Guest Column

Unregulated school choice is harming Michigan

December 5, 2014
| By Lou Glazer |
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As I have mentioned previously, Michigan has lousy K-12 student outcomes and is making little — if any — progress. That’s a recipe for long-term economic decline.

The state with the best student outcomes is Massachusetts. Massachusetts’ K-12 policy was put in place in the early 1990s on a bi-partisan basis and has continued without much change since.

The United States Chamber of Commerce Foundation’s “Leaders & Laggards: A State-by-State Report Card on Educational Effectiveness” gives Michigan an overall grade of D. It gets a D for academic achievement and an F for academic achievement low income/minorities.

Maybe even more concerning is that the report gives Michigan an F in both categories for progress since 2007.

The Leaders and Laggards report gives Massachusetts an overall grade of A, as well as an A for academic achievement and an A for academic achievement low income/minorities. In terms of progress since 2007, the report gives Massachusetts a B for academic achievement and an A for academic achievement low income/minorities.

The bottom line: the Massachusetts approach has worked; Michigan's hasn't.

So how has Massachusetts earned the nation's best student achievement?

Here are some of the Bay State’s strategies:

  • Setting rigorous standards for all kids and not lowering those standards when kids had trouble meeting them.
  • Testing aligned with those rigorous standards.
  • Developing teachers who are prepared to teach all kids those standards.
  • State funding that provides more resources for poor kids.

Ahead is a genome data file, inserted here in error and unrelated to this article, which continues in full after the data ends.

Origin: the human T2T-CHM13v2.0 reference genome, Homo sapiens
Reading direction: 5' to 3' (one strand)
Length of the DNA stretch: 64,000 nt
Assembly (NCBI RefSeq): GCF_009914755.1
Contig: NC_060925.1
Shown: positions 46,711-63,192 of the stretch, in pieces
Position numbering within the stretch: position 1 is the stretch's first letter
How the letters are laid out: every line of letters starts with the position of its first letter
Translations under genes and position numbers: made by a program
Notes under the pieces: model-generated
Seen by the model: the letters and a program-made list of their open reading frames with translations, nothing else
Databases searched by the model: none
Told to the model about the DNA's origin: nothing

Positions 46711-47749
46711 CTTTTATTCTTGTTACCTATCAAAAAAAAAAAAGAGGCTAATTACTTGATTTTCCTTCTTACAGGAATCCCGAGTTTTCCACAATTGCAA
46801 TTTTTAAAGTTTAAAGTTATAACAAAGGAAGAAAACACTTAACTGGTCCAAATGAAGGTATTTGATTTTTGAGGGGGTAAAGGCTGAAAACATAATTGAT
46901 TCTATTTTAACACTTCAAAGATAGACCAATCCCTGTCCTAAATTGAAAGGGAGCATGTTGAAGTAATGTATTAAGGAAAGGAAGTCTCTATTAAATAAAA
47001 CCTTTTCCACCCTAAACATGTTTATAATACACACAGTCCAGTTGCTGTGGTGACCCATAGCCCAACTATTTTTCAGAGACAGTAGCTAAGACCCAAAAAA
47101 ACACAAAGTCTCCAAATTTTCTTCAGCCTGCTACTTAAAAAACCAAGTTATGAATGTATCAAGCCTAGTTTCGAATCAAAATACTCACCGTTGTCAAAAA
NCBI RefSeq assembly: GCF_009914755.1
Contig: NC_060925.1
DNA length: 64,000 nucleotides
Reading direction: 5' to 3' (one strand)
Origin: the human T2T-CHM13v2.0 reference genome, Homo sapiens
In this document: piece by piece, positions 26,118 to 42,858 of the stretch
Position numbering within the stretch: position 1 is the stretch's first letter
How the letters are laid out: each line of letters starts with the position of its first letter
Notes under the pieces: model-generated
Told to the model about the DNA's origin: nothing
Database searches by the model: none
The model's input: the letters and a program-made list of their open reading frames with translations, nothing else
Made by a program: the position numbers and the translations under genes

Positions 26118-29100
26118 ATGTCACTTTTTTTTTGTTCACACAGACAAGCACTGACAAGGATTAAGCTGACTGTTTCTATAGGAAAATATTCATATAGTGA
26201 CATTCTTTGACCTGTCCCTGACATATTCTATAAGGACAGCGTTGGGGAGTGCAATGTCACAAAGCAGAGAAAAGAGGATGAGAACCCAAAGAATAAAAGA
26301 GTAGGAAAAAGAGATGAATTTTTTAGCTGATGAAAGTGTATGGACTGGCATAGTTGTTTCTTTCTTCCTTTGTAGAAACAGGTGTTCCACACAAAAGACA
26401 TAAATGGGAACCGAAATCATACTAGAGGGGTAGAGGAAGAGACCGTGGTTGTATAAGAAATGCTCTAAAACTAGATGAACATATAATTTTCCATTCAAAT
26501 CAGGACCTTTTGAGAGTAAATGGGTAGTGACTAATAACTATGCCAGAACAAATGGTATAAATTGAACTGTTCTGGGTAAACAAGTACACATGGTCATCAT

• A limited number of charters that must meet rigorous quality standards to be able to operate (open, stay open and replicate) in the state.

Michigan, of course, has gone in a completely different direction. We have been ambiguous at best about rigorous standards and aligned tests. We have not invested in developing educators to teach rigorous standards. We have moved away from preferential state funding for low-income students.

Instead, we have relied on parental choice as the prime lever to drive student achievement, which has culminated in the elimination of the cap on charters without any quality standards.

Concerns with Michigan charter policy are well articulated in a recent post by Robin Lake, director of the nonpartisan Center for Reinventing Public Education, an organization that is supportive of charter schools. Its funders include many of the big national pro-charter foundations, including The Bill & Melinda Gates Foundation, Michael and Susan Dell Foundation and Walton Family Foundation.

Lake’s post, entitled “A Tale of Two (Charter) Cities,” is about the consequences of Michigan charter policy on students in the city of Detroit. It is the epicenter in Michigan (if not the country) of the consequences from unlimited charters. She writes:

“This National School Choice Week, when I inevitably read celebrations online of choice as an end in itself, I will think of my trip to Detroit, where, as in some other cities, an unregulated marketplace is undoubtedly hurting the families who need choice most.

“So let’s celebrate school choice, but let’s also be as outraged about its shortcomings as we are about failing districts. Unregulated school choice is a nightmare for parents and very difficult to fix.”

Massachusetts has taken a completely different approach to charter schools. As EdTrust-Midwest describes in its Massachusetts fact sheet, the state's approach to charter schools is: “In the early 1990s, Massachusetts leaders decided to open the state’s first charter schools — on a hugely important condition: Accountability for both opening and for expansion would be strong. This included intentional, regulated high-quality charter school creation with high standards, strong accountability, and a state-guided quality authorizing process.”

Seems like it’s time for Michigan to move away from unregulated school choice and to learn from the state with the highest student achievement in the country. The path Massachusetts has taken to the nation’s highest student achievement starts with rigorous and stable standards for all students. And then it provides all schools with the resources needed to succeed and holds them accountable when they don’t.

Lou Glazer is president of Michigan Future Inc.

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